Pollution Prevention Northwest
Published by the Pacific Northwest Pollution Prevention Resource Center

March/April 1997


Featured Topic: Behavior Change
Introduction — Behavior Change: Overcoming Barriers to Pollution Prevention
Affecting Behavior Change
Achieving Environmental Behavior Change

Other P2 News
PPRC Adds New Features to Web Site
Pollution Prevention Digest
About this Newsletter

Behavior Change: Overcoming Barriers to Pollution Prevention

Whether you are a corporate employee championing a pollution prevention program or a government worker helping businesses change their pollution practices, being aware of the principles of behavior change is essential to affect environmental change. To get businesses to better manage their environmental issues and practice pollution prevention, you must first understand peoples' behaviors and motivations.

This issue of Pollution Prevention Northwest takes a look how the King County Local Hazardous Waste Management Program in Seattle, Wash. uses some basic principles of behavior change to help its technical staff be more effective in changing the waste management and pollution prevention behavior of small and medium-size businesses. This issue also includes an article from two of Seattle's top environmental marketing professionals on their approach to achieving environmental behavior change.


Affecting Behavior Change

by Gail Savina, King County Local Hazardous Waste Management Program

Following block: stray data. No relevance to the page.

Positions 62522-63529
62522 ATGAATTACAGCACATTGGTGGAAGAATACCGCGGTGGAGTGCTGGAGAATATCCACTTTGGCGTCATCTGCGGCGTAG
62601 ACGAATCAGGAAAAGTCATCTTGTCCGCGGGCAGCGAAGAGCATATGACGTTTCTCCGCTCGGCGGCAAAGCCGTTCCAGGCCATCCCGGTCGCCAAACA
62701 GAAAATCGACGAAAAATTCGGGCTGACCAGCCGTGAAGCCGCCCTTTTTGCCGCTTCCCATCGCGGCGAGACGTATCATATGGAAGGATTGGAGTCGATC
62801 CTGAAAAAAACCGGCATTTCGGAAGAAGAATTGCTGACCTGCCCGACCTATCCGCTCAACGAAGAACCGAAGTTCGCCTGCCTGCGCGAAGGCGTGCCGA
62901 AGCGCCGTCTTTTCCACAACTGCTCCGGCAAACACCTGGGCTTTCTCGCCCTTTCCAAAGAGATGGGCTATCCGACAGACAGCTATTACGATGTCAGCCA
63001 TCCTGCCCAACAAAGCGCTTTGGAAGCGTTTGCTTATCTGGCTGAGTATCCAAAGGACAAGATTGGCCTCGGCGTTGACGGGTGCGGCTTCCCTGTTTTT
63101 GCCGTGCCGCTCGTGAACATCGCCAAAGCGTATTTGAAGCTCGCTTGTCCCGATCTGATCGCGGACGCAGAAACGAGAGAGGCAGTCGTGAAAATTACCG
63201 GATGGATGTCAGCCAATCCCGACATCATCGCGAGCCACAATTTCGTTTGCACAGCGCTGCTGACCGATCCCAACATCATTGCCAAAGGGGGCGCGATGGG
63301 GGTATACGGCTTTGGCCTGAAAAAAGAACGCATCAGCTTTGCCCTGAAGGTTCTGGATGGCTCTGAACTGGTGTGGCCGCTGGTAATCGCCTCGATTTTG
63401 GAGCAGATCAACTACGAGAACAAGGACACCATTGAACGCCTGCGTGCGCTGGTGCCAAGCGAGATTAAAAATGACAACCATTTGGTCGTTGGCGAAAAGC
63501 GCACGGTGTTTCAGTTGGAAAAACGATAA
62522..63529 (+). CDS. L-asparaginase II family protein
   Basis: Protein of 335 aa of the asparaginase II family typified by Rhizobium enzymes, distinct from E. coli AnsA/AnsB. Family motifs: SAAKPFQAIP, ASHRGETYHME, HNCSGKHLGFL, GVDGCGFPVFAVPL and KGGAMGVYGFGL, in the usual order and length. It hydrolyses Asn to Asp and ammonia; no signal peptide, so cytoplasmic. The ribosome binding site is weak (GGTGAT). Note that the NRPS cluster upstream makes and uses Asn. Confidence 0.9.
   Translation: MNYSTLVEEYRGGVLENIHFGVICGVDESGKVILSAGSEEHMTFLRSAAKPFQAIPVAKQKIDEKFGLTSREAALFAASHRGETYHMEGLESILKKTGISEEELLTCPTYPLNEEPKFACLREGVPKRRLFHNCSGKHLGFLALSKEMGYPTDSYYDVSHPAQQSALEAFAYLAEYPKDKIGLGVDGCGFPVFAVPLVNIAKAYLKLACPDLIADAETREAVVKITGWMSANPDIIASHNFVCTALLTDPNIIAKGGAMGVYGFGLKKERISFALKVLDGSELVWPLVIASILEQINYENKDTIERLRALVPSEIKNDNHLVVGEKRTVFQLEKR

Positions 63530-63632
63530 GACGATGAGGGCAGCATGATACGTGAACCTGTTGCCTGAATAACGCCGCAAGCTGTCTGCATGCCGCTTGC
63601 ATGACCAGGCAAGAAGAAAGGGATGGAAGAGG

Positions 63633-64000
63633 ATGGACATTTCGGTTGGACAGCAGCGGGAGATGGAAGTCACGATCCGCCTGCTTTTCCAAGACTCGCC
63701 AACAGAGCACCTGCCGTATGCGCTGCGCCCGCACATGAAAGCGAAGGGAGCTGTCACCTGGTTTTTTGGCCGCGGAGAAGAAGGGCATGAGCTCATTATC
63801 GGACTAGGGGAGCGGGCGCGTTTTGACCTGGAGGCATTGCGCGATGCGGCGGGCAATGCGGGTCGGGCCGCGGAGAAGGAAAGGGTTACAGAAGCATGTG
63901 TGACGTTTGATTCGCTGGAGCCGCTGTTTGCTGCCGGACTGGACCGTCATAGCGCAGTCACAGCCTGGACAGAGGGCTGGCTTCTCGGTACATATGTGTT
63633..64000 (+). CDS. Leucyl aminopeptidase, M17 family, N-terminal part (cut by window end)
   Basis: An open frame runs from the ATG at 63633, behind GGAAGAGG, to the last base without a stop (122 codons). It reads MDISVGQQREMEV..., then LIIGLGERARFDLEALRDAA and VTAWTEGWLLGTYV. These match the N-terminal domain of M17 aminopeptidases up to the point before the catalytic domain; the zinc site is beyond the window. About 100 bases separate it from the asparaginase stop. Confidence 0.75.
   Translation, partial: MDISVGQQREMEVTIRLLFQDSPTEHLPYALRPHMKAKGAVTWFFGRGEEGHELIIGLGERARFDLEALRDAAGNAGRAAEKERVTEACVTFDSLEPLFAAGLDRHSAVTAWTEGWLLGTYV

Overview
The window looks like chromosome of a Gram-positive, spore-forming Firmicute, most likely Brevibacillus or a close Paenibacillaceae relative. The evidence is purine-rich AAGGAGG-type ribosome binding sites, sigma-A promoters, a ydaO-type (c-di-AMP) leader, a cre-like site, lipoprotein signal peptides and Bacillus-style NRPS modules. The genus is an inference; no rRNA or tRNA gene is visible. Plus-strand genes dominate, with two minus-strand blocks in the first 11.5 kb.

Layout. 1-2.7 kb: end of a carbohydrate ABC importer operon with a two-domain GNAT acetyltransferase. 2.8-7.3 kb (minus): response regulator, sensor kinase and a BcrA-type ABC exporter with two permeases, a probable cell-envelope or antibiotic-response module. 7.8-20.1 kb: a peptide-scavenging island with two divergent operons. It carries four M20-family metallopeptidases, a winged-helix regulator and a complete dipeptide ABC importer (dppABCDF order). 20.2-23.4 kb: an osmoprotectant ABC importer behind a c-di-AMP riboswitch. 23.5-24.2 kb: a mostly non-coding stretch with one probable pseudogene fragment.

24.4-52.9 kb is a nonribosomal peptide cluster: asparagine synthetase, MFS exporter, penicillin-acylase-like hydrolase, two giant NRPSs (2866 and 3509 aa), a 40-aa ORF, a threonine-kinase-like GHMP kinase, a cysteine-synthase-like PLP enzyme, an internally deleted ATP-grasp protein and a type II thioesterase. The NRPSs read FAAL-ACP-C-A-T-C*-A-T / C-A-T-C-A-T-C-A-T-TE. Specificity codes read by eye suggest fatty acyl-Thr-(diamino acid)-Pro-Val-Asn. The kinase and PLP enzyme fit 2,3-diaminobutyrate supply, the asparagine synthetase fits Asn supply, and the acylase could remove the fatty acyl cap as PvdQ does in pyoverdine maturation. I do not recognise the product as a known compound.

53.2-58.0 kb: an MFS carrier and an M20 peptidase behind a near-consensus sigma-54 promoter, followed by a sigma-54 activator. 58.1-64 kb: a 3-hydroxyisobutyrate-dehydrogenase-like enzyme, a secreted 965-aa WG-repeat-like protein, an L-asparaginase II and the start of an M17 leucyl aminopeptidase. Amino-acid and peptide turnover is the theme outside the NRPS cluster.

No matter what your feminist politics, Gloria Steinem's foray into the environmental arena offers a lesson to anyone who promotes pollution prevention. Wandering around by herself on a college geology field trip, Steinem ran across a huge snapping turtle laboriously trudging up an embankment to the road. Taking pity on the beast, she picked it up, lugged it back to the river and deposited it carefully on the shore.

Just then, her professor appeared: "Do you realize that the turtle probably spent an entire month crawling up the dirt road to lay its eggs in the mud? And you just put it back in the river." Steinem, though crushed, later recognized a critical lesson: always ask the turtle.

Pollution prevention usually means getting someone to do something differently. Change a cleaning process. Discontinue aerosols. Buy a different solvent. Like the turtle, however, most people have perfectly good reasons (at least in their own mind) for doing things a certain way.

Whether you are a corporate employee championing a pollution prevention program or a government worker helping businesses change their pollution practices, getting to know one's turtle — uh, audience — is critical to effecting a change in its behavior.